Page:A cyclopedia of American medical biography vol. 2.djvu/557

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membership in the Geological Society of London ; Isis Gesellschaft f iir Naturkunde, Dresden, Saxony; the R. Accademia Valdarnese del Poggio, Montevarchi, Italy; the k. k. Geologische Reichsan- stalt, Vienna, Austria; the Kaiserliche Leopoldinisch-Carolinisch. Deutschen Akademie der Naturforscher, Halle, on the Saale.

An annotated list of his papers was published in Bulletin thirty of the United States National Museum in 1885, a continuation of it in the "Proceedings" of the same, vol. xx., in 1897, some 220 in all. They embrace subjects pertaining to geology, paleontology, zoology, botany, anthropology, local history, medicine and domestic science. M. B.

Science, vol. xxxii., n. s., 1910.

White, Frances Emily (1832-1903).

Frances Emily White was graduated from the Woman's Medical College of Philadelphia in 1872, and appointed demonstrator in anatomy and instructor in physiology in her alma mater, being promoted in 1876 to the professorship of physiology, a position held until ill health forced her to resign in 1903.

Dr. White was widely known through- out the United States. A woman of scientific mind, clear headed, and logical she also had the quality of making her students reach to the standard set for them. She was one of the first women to lecture before the Franklin Institute of Philadelphia and was delegate to the International Medical Congress in Berlin in 1890, being the first woman to act in that capacity. She was a member of the Philadelphia County Medical Society.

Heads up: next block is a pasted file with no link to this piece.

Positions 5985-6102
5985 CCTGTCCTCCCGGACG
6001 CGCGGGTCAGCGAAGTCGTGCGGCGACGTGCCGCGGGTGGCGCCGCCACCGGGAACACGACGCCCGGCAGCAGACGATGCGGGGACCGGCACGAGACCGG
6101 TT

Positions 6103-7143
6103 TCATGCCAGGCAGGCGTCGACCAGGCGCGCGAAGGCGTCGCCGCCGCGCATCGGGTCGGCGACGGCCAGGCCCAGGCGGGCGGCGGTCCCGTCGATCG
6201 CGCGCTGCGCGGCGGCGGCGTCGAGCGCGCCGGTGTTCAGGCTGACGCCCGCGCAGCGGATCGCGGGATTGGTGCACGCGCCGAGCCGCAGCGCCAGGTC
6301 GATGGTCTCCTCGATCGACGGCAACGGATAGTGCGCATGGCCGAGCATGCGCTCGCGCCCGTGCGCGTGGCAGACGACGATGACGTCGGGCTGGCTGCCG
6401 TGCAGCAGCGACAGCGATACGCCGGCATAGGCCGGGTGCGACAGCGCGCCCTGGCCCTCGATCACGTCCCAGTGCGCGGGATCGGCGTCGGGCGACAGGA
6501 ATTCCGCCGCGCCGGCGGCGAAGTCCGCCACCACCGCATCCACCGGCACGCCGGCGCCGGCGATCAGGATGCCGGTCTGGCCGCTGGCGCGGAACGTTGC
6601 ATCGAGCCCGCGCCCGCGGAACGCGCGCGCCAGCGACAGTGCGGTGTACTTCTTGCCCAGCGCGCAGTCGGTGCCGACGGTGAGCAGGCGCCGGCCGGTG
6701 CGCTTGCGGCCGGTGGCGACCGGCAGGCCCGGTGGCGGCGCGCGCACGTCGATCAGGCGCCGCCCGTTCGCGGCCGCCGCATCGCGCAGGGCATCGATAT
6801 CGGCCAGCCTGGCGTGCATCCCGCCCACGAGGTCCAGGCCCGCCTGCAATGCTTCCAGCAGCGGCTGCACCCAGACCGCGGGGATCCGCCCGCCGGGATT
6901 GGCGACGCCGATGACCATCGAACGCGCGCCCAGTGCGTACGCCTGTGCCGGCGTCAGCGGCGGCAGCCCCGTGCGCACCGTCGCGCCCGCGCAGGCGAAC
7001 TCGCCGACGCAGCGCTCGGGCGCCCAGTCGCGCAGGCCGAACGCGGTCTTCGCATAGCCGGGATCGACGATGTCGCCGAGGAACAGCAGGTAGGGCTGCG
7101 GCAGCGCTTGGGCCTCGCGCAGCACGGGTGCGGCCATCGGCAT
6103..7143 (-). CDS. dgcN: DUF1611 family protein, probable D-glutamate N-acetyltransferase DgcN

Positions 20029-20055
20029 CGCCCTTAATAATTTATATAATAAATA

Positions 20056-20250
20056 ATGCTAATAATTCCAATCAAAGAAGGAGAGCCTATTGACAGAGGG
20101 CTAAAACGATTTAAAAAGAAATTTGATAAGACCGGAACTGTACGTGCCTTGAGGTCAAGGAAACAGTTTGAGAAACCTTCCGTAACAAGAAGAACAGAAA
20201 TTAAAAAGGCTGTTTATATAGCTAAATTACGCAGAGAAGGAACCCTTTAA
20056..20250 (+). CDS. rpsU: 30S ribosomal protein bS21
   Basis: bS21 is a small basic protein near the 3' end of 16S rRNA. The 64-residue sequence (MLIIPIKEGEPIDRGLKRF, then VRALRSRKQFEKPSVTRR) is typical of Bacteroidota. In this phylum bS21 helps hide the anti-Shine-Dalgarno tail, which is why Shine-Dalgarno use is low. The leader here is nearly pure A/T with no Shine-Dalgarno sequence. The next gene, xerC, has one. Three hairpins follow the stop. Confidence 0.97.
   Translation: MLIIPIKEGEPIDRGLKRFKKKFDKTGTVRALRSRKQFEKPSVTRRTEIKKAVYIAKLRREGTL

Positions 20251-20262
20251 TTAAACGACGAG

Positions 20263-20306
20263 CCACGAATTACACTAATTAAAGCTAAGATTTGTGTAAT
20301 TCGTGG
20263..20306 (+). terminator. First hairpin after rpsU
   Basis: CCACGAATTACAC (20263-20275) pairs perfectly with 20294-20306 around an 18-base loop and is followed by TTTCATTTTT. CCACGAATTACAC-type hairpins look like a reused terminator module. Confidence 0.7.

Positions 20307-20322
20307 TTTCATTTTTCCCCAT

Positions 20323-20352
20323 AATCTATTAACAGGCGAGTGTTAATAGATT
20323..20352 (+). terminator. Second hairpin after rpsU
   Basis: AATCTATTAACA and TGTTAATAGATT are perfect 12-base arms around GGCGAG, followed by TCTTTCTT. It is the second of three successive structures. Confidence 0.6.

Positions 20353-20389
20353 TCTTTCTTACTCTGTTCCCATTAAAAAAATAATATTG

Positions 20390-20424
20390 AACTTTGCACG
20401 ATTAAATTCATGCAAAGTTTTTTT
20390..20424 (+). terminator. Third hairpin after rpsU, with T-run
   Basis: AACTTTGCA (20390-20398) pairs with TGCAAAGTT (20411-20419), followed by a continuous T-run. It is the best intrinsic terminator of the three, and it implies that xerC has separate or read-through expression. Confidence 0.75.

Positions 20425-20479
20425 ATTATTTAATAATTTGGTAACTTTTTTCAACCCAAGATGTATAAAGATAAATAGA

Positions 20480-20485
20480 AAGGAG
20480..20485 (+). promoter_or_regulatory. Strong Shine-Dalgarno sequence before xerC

She died at Jamaica Plain, Massachu- setts, December 29, 1903.

Dr. White wrote frequently on scien- tific subjects. Some of the more import- ant writings being:

"Woman's Place in Nature." ("Pop- ular Science Monthly," 1875.)

"Persistence of Individual Conscious- ness.' '("Pennsylvania Monthly," 1878.) Also, contributions to the "International Journal of Ethics." Vol. II— .32


"Relations of the Sexes." ("West- minster Review," 1879.)

"Protoplasm." ("Popular Science Monthly," 1883-84.)

" Blood, is it a Living Tissue?" (" New York Medical Record," vol. xxxiii, 1883.)

"Matter and Mind." ("Popular Sci- ence Monthly," 1887.)

"Hygiene as a Basis of Morals." ("Popular Science Monthly," 1889.)

A. B. W.

Woman's Medical Journal, Toledo., May, 1904. (Kliza H. Root.) Personal Information.

White, James Piatt (1811-1881).

Of Puritan ancestry, descendant of one Peregrine White, the first child born in the Plymouth colony, he was the son of David Pierson White and born on March 14, 1811, at Austerlitz, Columbia County. With a fair classical education he at- tended medical lectures at Fairfield, New Jersey and Jefferson Medical College, tak- ing his degree from the latter in 1834 and the next year marrying Marj' Elizabeth, daughter of Henry F. Penfield New York. Practice came to him before gradu- ation in the shape of a cholera epidemic at Black Rock, Buffalo, an emergency doctor being required. The establishment of the medical school in Buffalo was largely due to his exertions and his work as professor of obstetrics and gynecology went on un- til his death. He was the first to intro- duce into the states the custom of clinical illustration of labor and the innovation roused a storm of abuse from the enemies of the college and in the medical and lay press. Dr. White being obhged to bring a suit for libel in self defence, which suit he gained. One of his important improve- ments in obstetrics was the re.storation of the inverted uterus in cases where this condition had existed for a long period, even for fifteen or twenty-five years. Two of his cases were reported before the first publication by Tyler Smith of London, on behalf of whom priority has been claimed. As an ovariotomist he was very expert, doing